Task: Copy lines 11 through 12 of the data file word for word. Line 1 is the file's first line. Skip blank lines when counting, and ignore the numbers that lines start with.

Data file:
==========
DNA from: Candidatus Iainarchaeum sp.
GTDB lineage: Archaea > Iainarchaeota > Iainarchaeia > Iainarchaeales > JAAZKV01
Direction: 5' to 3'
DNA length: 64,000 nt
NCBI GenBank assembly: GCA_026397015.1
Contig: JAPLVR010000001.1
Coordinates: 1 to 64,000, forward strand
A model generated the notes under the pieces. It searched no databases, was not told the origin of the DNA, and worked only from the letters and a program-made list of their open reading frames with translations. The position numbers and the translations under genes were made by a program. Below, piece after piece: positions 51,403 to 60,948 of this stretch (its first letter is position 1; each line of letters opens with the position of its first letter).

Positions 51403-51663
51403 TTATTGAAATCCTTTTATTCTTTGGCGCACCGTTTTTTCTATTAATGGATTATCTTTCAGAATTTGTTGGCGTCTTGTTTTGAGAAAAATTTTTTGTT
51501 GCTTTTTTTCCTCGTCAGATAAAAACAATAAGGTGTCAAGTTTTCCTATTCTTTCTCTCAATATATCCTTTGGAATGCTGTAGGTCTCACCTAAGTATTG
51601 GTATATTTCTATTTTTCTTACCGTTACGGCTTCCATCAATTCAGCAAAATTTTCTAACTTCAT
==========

51501 GCTTTTTTTCCTCGTCAGATAAAAACAATAAGGTGTCAAGTTTTCCTATTCTTTCTCTCAATATATCCTTTGGAATGCTGTAGGTCTCACCTAAGTATTG
51601 GTATATTTCTATTTTTCTTACCGTTACGGCTTCCATCAATTCAGCAAAATTTTCTAACTTCAT